Devin Haney can come back from his loss to Ryan Garcia to continue to have a successful career, but it’s going to be tough for him to defeat the best at 140.

Haney met his match last Saturday night against the new and improved version of Ryan (25-1, 20 KOs), who showed that he’s gotten a lot better since his seventh-round knockout loss to Gervonta Davis in 2023.

There’s certainly nothing for Haney to be ashamed of losing to Ryan Garcia. Haney ran into the biggest puncher in the 140-lb division, a fighter with power on the level of Jaron ‘Boots’ Ennis, and he couldn’t cope. It’s a credit to Haney that he was able to take those punches without getting knocked out.

That said, referee Harvey Dock certainly helped Haney get out of his tough spot in the seventh round by stopping the action to deduct a point from Ryan for hitting on the break moments after he knocked him down.

Ryan would have knocked out anybody in the 140 or 147-lb division with the shots that he hit Haney with last night.

Haney’s toughest competition

Vasily Lomachenko
Jorge Linares
Regis Prograis
Joseph ‘Jojo Diaz
George Kambosos x2
Ryan Garcia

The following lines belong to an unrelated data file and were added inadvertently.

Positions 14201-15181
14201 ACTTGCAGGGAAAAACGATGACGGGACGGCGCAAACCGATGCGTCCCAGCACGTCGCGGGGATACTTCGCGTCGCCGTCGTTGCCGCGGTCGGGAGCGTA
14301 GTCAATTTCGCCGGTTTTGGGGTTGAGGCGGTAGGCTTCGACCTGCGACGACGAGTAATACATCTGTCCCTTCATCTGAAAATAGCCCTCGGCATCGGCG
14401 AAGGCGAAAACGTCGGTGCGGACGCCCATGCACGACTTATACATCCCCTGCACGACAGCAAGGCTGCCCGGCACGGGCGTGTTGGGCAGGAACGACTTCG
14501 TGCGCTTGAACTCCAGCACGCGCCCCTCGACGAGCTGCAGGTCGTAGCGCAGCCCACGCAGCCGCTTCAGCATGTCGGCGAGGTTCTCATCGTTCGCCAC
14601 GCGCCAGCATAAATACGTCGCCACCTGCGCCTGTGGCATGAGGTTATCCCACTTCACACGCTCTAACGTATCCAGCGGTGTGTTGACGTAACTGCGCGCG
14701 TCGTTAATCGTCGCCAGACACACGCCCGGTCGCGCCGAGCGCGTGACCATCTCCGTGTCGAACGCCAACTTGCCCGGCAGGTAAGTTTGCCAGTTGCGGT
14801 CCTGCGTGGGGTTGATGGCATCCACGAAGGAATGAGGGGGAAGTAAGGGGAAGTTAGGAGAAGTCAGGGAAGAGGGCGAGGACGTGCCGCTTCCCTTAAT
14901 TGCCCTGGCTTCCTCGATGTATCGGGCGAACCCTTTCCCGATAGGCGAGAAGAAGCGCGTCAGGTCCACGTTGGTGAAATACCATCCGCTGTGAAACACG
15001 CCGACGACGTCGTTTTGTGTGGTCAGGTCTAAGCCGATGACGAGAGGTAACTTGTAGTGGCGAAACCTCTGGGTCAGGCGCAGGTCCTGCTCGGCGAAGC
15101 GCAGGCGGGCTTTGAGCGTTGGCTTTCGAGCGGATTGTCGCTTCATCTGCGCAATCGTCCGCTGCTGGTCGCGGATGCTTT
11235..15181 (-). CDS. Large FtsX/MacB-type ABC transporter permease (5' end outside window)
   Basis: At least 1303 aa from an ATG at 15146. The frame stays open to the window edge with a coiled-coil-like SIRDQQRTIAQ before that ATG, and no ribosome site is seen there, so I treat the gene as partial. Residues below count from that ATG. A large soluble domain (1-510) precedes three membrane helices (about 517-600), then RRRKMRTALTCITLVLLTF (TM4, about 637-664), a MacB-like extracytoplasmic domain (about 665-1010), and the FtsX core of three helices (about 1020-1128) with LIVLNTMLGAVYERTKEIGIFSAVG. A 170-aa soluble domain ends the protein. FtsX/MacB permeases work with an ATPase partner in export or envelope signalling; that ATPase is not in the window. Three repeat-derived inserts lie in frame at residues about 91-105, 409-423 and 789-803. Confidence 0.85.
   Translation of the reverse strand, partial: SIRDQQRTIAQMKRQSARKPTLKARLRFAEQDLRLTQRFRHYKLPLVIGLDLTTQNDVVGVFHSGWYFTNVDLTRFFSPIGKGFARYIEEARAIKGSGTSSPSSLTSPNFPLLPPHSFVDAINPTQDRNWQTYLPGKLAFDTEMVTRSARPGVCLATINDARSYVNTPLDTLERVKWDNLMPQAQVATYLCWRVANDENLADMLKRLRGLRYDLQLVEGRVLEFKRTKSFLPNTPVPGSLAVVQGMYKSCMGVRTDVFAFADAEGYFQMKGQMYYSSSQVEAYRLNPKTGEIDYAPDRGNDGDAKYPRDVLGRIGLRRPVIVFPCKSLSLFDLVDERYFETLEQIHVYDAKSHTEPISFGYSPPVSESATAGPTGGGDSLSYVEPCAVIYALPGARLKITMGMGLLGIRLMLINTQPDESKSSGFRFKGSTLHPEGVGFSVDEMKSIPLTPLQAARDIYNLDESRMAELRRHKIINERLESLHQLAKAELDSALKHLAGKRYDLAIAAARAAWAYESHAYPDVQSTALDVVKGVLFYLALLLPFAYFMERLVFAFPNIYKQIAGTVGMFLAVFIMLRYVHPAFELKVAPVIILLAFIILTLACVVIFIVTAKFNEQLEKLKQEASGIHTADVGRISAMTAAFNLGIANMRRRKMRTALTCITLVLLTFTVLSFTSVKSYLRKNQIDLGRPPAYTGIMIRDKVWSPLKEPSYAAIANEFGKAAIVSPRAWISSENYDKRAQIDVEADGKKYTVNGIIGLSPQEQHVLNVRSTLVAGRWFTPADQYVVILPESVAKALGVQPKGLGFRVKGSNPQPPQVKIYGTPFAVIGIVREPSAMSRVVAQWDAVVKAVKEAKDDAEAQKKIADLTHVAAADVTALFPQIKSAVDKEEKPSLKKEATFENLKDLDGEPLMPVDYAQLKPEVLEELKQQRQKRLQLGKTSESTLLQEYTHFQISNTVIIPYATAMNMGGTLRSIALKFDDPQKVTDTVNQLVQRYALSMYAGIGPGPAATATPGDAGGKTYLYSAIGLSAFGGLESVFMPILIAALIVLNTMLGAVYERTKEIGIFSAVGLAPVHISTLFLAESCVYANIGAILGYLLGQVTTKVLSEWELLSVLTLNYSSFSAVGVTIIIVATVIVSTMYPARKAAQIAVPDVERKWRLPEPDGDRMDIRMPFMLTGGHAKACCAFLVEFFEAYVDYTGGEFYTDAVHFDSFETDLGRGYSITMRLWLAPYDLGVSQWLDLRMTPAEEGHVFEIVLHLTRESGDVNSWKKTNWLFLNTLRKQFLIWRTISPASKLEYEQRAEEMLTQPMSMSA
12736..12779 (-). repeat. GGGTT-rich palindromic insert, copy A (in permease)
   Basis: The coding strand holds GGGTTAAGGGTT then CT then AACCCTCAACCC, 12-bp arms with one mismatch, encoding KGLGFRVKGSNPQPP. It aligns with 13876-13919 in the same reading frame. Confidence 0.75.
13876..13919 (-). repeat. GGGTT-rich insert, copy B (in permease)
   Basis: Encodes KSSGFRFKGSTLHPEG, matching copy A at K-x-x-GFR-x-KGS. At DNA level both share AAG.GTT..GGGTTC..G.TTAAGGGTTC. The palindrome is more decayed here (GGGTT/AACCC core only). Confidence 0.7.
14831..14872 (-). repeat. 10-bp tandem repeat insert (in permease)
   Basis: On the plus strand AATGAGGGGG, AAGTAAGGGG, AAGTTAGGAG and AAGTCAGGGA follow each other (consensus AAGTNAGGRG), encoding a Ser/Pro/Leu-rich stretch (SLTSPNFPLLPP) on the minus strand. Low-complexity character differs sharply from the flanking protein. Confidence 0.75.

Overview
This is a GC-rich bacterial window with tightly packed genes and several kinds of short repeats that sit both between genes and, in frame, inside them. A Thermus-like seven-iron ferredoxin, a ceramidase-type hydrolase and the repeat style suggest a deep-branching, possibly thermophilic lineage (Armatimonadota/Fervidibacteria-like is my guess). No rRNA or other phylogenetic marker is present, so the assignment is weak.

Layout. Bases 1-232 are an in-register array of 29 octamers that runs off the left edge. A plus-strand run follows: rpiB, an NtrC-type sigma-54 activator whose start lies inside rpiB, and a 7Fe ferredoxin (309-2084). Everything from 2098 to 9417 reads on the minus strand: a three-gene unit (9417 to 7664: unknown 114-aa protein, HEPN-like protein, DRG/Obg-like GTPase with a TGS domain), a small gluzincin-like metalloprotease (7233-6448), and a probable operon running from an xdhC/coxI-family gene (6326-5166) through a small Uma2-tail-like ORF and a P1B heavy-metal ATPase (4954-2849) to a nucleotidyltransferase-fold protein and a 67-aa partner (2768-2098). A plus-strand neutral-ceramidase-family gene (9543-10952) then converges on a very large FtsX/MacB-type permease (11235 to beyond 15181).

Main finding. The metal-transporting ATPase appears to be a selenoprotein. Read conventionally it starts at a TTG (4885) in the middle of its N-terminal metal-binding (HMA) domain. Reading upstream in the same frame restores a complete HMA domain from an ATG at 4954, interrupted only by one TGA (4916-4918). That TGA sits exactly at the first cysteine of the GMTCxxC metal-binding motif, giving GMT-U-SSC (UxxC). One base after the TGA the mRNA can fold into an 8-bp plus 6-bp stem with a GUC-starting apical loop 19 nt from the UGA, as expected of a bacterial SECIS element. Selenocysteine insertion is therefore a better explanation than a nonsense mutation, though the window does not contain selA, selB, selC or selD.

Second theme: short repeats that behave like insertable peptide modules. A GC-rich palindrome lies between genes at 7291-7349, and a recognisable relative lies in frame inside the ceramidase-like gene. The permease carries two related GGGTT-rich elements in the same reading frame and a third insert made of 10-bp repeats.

Having matured in the last year and not drained from game-changing weight stipulations from the Tank fight, Ryan was too powerful for Haney, and he took advantage of his habit of clinching by hurting him with a short-range combination on the inside in the seventh.

Haney can come back from this loss to Ryan, but it’s too much to ask for him to improve on his power or to move up in weight to compete with the killers his own size, like Jaron ‘Boots’ Ennis.

The Path to Continued Success

For Haney to continue to win and make money, he’ll have to be selective in the opposition he faces. He’ll have to continue to be an opportunist, doing what he’s been doing his entire career. He’ll have to stay away from dangerous guys like Subriel Matias, Teofimo Lopez, and Jamaine Ortiz because they’re too good for him.

An excellent fight for Haney would be Isaac ‘Pitbull’ Cruz because he has a better chance of beating the 5’4′ WBA light welterweight champion than he would if he fought Matias, Teofimo, Ortiz, or Ryan Garcia.

It’s going to get a lot harder for Haney (31-1, 15 KOs) to move up to where many boxing fans believe he should be competing at 147 and enjoy the same kind of success that he’d been enjoying.

With limited power and hands-speed, Haney has achieved a lot during his nine-year professional career, becoming a two-division world champion and undisputed champ. He’s fought many good fighters and got a lucky break against Vasily Lomachenko.

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